Job interviews can often feel like an interrogation for the candidate. But in order for both parties to determine whether they are the right fit for each other, interviews need to feel more like a conversation. In addition, by asking relevant questions, jobseekers can appear genuinely interested and competent, leaving a good first impression on the interviewer.
Keep in mind that candidates are usually given the opportunity to ask their questions at the end, so you should allow the employer to guide the interview. A good rule of thumb is to have between two and four questions prepared. The further you advance through the interview process, the more questions you can ask.
What lessons has the company learnt from the crisis?
Most businesses were not prepared for how the pandemic changed the world of work. However, many employers have quickly adapted to the new circumstances. It is important to see what lessons the employer has learnt, so you can determine how ready they are to react to similar crises in the future or to accept remote working.
How are you keeping employees safe during customer disputes over safety rules?
Disputes over face masks and other safety rules can be quite common in client-facing jobs, such as shop assistants and baristas. It is important for the employer to have guidance on managing and de-escalating such arguments.
If an employee gets COVID-19, what is the company’s policy to keep the rest of the staff safe?
Despite all safety precautions and the high vaccination rates, it is still likely that an employee can get infected with COVID-19. A good employer will have a protocol in place to make sure the rest of the staff are safe, for example through regular testing, work-from-home policies, etc.
Do you provide any support when employees need to care for a sick family member?
If you have a family member who is vulnerable to the virus, this is an important question to ask. Unfortunately, when we have to take care of a sick family member, some employers can be less understanding than others. See if your employer has a policy for such scenarios.
What is your policy on working from home?
At the start of the pandemic, many businesses were forced to have their employees work from home. However, restrictions are gradually being lifted across Europe, and many companies can now choose their preferred way of working. If it is important to you, ask the employer if they have (or plan to implement) a long-term flexible or remote work option.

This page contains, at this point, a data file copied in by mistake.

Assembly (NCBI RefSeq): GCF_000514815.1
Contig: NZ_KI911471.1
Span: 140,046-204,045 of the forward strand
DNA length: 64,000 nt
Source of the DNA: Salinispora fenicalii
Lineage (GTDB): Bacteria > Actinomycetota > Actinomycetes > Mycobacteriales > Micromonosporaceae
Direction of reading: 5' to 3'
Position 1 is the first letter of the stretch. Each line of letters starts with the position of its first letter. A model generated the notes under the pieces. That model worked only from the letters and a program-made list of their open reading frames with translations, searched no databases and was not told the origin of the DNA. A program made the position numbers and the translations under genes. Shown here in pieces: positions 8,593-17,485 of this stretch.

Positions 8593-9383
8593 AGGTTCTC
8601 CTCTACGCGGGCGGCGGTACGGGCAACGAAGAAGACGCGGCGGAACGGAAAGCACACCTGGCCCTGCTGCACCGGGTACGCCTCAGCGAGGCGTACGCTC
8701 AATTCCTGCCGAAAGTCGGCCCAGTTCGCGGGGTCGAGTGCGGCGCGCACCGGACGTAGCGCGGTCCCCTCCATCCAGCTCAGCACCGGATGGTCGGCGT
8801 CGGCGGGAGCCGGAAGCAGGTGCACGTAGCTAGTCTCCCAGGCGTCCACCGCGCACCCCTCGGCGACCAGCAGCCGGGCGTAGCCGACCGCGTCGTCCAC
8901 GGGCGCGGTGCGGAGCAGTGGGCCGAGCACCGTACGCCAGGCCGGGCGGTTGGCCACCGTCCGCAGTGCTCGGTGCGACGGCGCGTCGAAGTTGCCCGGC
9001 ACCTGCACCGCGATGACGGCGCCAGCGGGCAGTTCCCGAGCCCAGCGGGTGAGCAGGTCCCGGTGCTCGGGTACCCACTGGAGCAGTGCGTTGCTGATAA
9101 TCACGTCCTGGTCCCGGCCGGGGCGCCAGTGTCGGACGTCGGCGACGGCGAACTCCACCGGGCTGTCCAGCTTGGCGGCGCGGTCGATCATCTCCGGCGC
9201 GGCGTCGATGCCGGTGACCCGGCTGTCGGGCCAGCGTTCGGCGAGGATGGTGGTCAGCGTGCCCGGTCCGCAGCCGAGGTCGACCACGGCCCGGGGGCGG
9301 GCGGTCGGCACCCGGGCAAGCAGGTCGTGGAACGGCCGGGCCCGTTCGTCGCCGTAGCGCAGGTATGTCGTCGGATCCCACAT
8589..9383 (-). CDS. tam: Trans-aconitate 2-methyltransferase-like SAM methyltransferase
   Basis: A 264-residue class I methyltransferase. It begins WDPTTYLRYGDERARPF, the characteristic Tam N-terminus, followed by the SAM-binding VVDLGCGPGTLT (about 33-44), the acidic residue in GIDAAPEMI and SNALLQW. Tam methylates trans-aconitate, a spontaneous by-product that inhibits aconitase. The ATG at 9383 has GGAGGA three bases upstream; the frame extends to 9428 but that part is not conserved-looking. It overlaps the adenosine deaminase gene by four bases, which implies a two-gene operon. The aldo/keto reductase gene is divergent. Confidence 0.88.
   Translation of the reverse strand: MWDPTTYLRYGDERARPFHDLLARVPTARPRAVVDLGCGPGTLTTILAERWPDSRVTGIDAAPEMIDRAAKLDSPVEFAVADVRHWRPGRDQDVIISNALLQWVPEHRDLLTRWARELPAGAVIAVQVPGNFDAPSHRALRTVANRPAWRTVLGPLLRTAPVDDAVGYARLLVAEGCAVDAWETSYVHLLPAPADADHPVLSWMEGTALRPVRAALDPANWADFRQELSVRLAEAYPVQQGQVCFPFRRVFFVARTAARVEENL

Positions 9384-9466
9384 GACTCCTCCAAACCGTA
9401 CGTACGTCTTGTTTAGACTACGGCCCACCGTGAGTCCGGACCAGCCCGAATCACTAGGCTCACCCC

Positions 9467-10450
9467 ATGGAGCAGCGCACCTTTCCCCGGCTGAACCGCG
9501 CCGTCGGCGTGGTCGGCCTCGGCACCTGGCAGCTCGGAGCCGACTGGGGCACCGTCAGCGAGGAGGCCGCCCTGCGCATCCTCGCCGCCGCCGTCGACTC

What support do you provide to remote workers?
Some employers offer different wellbeing packages, training and equipment (e.g. work laptops, desktop computers, web cameras) to help their employees do their jobs remotely. Make sure you ask the employer what support is available to people working from home.
How has COVID-19 impacted the role?
It is important to determine how your role could be affected by the pandemic or similar crises. Ask your employer whether the core tasks of your role have changed during the pandemic and how. This will give you an idea of what to expect in the future.
Do you see this role being secure long term?
This is directly related to the previous question. In these uncertain times, job security is very important for any jobseeker. Ask your employer how they see this role being secure in the long term. As long as your role has room for flexibility, and the employer indicates that they are willing to adjust and adapt to extreme circumstances, you should be OK.
Having an online job interview can be daunting. That is why, we have prepared some tips to impress your future employer and present yourself in the best possible ‘virtual’ light.
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- Publication date
- 7 October 2021
- European Labour Authority | Directorate-General for Employment, Social Affairs and Inclusion
- Recruiting trendsYouth
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